Besides sounding like him. No one looks like him (though in the above photo we can see that you can do an epic tribute on an album cover). No pompadour. No tall hair. Just a curly sort of quiff-ish deal. That I think the teddy boys later took and exaggerated a little. He had the sweet clothes of the time. But eventually got an image change. Leather jacket. Black gloves. No one dressed like that. He looks like a vampire! Like Lux Interior’s dad. I know, I know. This goes against anything I would usually talk about on Rockabilly Nerd. I tend to avoid going into looks and clothes. But I’m here to talk about the guy today. I’m not sure if all that was for looks, or he just needed it for riding his motorcycle.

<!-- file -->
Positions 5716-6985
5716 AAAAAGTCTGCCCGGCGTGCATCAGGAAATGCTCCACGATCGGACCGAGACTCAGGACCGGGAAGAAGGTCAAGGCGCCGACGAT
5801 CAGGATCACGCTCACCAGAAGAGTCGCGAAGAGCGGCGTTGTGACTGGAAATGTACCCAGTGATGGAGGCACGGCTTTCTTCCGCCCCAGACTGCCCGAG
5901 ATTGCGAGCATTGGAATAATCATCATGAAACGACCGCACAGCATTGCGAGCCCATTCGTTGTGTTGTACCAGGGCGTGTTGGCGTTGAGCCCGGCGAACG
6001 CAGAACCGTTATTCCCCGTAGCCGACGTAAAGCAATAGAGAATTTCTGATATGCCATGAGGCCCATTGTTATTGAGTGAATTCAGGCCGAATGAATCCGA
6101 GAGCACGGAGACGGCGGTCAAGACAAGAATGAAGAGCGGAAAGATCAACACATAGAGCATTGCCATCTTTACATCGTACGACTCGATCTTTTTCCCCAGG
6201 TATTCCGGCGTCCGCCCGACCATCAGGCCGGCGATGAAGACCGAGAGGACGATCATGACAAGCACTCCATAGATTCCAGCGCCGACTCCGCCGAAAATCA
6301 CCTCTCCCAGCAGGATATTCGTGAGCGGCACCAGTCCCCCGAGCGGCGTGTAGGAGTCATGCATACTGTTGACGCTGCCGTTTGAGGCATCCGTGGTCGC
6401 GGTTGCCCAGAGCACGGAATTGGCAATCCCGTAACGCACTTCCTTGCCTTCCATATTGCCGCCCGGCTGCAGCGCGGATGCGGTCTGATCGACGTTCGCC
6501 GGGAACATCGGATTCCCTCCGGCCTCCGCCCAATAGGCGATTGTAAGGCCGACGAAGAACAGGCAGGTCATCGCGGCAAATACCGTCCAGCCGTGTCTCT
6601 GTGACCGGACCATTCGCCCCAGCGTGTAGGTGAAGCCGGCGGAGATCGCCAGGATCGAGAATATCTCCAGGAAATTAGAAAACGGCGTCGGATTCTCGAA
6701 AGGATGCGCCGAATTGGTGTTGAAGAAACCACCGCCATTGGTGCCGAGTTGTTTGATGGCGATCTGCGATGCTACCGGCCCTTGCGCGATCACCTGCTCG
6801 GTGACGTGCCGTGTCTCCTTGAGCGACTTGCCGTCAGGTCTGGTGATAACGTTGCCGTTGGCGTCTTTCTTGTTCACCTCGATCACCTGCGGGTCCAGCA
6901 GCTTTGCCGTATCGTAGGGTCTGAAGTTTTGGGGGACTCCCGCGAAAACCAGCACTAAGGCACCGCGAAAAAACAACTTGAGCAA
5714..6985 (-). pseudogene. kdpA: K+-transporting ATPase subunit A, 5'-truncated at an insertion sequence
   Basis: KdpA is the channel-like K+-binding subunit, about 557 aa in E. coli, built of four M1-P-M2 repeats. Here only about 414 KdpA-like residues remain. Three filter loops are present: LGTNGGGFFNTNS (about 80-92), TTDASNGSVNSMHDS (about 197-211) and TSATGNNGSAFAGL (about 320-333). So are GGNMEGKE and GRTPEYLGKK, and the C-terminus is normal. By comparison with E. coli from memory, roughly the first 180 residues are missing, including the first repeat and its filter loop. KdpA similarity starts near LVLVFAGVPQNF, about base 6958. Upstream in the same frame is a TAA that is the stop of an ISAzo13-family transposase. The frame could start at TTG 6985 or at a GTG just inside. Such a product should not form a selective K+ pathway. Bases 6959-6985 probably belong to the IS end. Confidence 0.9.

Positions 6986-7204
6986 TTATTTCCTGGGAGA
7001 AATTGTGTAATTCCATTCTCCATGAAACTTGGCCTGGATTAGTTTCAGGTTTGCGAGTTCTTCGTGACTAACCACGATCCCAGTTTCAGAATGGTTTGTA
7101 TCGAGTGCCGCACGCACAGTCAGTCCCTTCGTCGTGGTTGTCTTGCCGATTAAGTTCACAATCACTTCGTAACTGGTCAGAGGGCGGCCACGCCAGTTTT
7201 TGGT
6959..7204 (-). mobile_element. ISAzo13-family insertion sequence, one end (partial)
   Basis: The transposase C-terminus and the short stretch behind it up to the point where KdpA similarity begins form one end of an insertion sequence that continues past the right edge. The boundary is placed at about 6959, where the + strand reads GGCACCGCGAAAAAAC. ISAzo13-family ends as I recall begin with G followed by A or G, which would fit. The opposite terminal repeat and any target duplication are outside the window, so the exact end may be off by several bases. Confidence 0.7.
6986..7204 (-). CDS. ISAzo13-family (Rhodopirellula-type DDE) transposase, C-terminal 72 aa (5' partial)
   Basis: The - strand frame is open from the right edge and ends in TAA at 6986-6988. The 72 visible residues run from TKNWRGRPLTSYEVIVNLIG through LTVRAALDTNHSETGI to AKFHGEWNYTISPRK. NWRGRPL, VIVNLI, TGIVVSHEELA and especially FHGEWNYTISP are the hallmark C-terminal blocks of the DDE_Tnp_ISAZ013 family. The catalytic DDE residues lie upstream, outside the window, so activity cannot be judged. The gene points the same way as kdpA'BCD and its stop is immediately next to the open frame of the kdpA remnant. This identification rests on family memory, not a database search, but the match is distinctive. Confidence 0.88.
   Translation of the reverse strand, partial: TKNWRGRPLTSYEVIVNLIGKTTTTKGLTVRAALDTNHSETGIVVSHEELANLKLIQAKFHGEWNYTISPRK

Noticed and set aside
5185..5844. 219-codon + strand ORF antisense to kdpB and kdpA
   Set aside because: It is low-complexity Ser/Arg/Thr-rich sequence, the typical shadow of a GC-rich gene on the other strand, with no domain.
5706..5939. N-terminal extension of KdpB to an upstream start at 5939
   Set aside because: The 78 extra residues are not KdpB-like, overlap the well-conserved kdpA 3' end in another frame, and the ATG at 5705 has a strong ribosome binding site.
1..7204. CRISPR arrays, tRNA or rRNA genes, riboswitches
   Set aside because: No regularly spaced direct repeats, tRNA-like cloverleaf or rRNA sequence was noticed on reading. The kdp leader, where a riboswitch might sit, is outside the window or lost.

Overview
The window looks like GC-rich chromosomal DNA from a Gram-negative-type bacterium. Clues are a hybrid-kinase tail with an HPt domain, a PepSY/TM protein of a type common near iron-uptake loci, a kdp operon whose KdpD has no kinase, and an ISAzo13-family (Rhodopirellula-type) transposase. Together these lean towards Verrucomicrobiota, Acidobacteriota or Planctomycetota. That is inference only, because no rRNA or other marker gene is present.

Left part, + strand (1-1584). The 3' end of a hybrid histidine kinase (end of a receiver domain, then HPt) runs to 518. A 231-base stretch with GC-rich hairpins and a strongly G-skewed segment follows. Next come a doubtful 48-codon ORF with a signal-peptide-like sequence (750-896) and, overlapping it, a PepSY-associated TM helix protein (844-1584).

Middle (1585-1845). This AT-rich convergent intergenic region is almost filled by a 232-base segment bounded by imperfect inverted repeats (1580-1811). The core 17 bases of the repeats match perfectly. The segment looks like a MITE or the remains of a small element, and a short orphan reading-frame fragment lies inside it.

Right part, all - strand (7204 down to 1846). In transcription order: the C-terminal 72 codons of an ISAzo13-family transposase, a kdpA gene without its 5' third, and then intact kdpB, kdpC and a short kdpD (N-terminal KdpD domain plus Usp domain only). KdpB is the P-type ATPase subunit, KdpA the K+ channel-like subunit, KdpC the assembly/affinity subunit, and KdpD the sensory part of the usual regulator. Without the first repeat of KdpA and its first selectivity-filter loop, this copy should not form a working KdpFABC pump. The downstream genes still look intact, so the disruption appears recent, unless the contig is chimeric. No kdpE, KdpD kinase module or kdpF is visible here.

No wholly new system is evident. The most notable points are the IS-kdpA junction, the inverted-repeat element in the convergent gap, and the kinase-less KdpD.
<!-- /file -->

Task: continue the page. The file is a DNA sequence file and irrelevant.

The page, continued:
Back to the Blue Caps. Rolling Stone once said they were the first “rock n roll band”. So lets applaud the outdated magazine for actually saying something noteworthy. To be honest I believe they were second to Bill Haley and his Comets. Prior to this most artists were considered solo acts. Sadly not everyone is remembered for their back up bands (like they should). The Blue Caps, The Comets, The Crickets, Tennessee Two, The Blue Moon Boys, The Pirates, etc. Their musicianship brought less of a hillbilly influence.They still had the stand up (bass bicycle). It was pure rock n roll. Incorporating drums. Stuff like this is why I mostly put the band in the rock n roll category and not rockabilly. But there are plenty of bands I don’t put the BILLY label that are worth the attention and love. A good chunk of their music is the perfect bridge between the 50s sound and what came out of the 60s (him and Buddy Holly included). Johnny Kidd and the Pirates definitely owe him a debt. The song “Summertime” was released in 1959 and it screams 60s garage bands (back to what I was saying a couple of paragraphs ago).